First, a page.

Gov. Bill Walker speaks during his State of the State address before a joint session of the Alaska Legislature at the Capitolon Wednesday, Jan. 18, 2017. Senate President Pete Kelly, R-Fairbanks, left, and Speaker of the House Bryce Edgmon, D-Dillingham, watch from the Speakers desk in the background. (Michael Penn/Juneau Empire)

Gov. Bill Walker speaks during his State of the State address before a joint session of the Alaska Legislature at the Capitolon Wednesday, Jan. 18, 2017. Senate President Pete Kelly, R-Fairbanks, left, and Speaker of the House Bryce Edgmon, D-Dillingham, watch from the Speakers desk in the background. (Michael Penn/Juneau Empire)

Walker says Alaska is in the ‘gravest fiscal crisis in state history’

Speaking to the Alaska Legislature Wednesday night, Gov. Bill Walker referenced the words of the director of the Legislative Finance Division and called the state’s current budget trouble the “gravest fiscal crisis in state history.”

“Mr. Teal was right” when he used those words, Walker said.

“Better days will come, but until then, we must make difficult adjustments,” he said.

Walker said the Legislature has already cut the state’s budget to levels last reached in 2007. He used his address, the annual speech to the Legislature, to call for new revenue to close the deficit.

“We can’t continue to cut the budget and expect to improve the situation,” he said.

Walker’s draft budget, now in the hands of the Legislature, calls for spending some of the investment earnings of the Alaska Permanent Fund to reduce (but not entirely eliminate) the deficit.

He said Wednesday that he will reintroduce a plan that passed the Senate (but failed in the House) as Senate Bill 128 last year.

In 2016, Walker’s “pulling together” State of the State speech referenced a picture given to him by Lt. Gov. Byron Mallott. The picture was of a group of Metlakatla residents in the 1900s pulling stumps. They all stood around a single rope, pulling the stumps with pure muscle power.

“We have been pulling together. And I know we can get through anything if we all pull together as Alaskans,” he said.

Walker asked the Legislature at that time to fill the deficit with a comprehensive fiscal plan he drafted. Despite an extended regular session and multiple special sessions, they did not.

On Wednesday night, Walker urged lawmakers to propose alternatives if they don’t like what he’s offering.

“If you don’t support the plan I have proposed, then put another plan on the table,” he said. “If you believe we need to cut more, identify your cuts, and put them on the table. If you think the solution is a different kind of tax than I have proposed, put your tax proposal on the table.”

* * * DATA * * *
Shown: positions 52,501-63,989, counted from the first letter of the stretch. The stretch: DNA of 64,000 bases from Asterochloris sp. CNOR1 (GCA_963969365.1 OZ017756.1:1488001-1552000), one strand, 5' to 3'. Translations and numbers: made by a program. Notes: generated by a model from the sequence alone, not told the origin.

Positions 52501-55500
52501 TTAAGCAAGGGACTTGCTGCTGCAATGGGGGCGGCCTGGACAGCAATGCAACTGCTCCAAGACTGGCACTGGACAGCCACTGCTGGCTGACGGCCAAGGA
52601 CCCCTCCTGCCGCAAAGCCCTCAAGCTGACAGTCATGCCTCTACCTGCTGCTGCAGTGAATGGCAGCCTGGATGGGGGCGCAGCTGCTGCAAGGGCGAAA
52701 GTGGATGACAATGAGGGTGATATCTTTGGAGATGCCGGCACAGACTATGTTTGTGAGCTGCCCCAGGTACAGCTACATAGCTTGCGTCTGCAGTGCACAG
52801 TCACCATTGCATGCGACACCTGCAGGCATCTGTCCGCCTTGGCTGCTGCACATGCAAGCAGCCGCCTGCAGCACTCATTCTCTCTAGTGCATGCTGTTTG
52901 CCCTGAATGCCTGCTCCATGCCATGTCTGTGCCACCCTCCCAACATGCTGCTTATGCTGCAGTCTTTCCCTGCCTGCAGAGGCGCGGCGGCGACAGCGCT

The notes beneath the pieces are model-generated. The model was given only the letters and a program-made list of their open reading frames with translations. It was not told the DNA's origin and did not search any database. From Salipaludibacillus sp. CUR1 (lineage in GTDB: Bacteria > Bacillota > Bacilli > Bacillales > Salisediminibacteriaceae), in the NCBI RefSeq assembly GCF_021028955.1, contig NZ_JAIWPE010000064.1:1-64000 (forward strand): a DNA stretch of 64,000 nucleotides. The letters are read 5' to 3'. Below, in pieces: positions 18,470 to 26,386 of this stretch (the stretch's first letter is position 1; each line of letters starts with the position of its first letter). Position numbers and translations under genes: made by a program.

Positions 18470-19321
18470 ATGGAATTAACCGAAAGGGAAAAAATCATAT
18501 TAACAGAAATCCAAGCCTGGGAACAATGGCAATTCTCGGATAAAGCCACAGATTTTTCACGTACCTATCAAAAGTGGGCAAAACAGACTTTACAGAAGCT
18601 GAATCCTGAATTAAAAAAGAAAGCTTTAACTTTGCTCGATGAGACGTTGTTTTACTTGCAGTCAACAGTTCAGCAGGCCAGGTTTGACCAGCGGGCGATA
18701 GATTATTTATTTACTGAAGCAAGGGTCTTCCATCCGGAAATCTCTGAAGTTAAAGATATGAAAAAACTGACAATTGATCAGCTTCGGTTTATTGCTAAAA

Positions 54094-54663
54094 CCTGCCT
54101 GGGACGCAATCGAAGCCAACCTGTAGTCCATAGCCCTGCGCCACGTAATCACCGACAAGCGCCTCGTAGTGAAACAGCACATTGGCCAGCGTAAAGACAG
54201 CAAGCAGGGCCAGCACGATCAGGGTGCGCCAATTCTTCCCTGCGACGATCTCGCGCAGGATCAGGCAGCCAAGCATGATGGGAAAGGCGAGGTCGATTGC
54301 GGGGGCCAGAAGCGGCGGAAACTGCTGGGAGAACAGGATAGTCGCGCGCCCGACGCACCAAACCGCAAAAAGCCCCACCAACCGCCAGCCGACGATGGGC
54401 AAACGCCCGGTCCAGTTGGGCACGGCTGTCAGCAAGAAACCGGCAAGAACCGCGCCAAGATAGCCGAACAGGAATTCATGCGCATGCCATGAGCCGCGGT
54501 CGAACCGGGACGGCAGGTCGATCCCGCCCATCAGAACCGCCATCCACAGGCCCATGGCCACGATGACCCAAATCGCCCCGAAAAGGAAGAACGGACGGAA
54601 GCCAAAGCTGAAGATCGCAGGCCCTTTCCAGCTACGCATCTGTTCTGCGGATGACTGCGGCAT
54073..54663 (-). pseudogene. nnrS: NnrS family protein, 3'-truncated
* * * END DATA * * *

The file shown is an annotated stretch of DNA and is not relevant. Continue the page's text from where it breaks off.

In his first State of the State address, delivered in 2015, Walker refused to call the state’s fiscal situation a crisis.

“Some might call this a crisis. I call this a challenge and an opportunity,” he said at the time.

He returned to the topic again in 2016 and again refused to call it a crisis. This time was different.

“Last year I said it is only a crisis if we don’t act,” Walker said Wednesday night. “We didn’t. Now we have a crisis on our hands.”

“We are at that point (of crisis),” agreed Rep. Sam Kito III, D-Juneau, following the speech.

Kito said Alaska is in the same position it was when Walker last delivered a State of the State address — except the state now has $3 billion less in savings.

“I appreciate the governor’s insistence upon a fiscal plan,” said Rep. Justin Parish, D-Juneau, following the speech. “I’m glad that he’s calling upon both bodies to present something, and I think that the people of Alaska deserve no less.”

Parish said Alaskans have already sacrificed — through roads going unplowed, highways unpatrolled by police, and fewer beds available at Alaska Pioneer homes.

“People are sacrificing, and we need to act,” he said.

Sen. Dennis Egan, D-Juneau, was pessimistic following the speech.

“I’m worried about my community,” he said.

The Alaska Senate’s Republican-led majority is calling for $750 million in cuts to the state budget over the next three years.

“There’s a lot of issues we have to discuss about public employees. A big percentage of my constituents are some way or another public employees, and it’s up to me to protect them,” Egan said.

By the numbers

Walker’s 6,600-word address, delivered by teleprompter, was 400 words longer than his 2016 speech and more than 1,600 longer than his 2015 address.

It took Walker 46 minutes to finish the oration, which was longer by word count than every presidential inauguration speech but one. It was near the average speaking length of presidential State of the Union speeches since 1966.

Walker says Alaska is in the ‘gravest fiscal crisis in state history’

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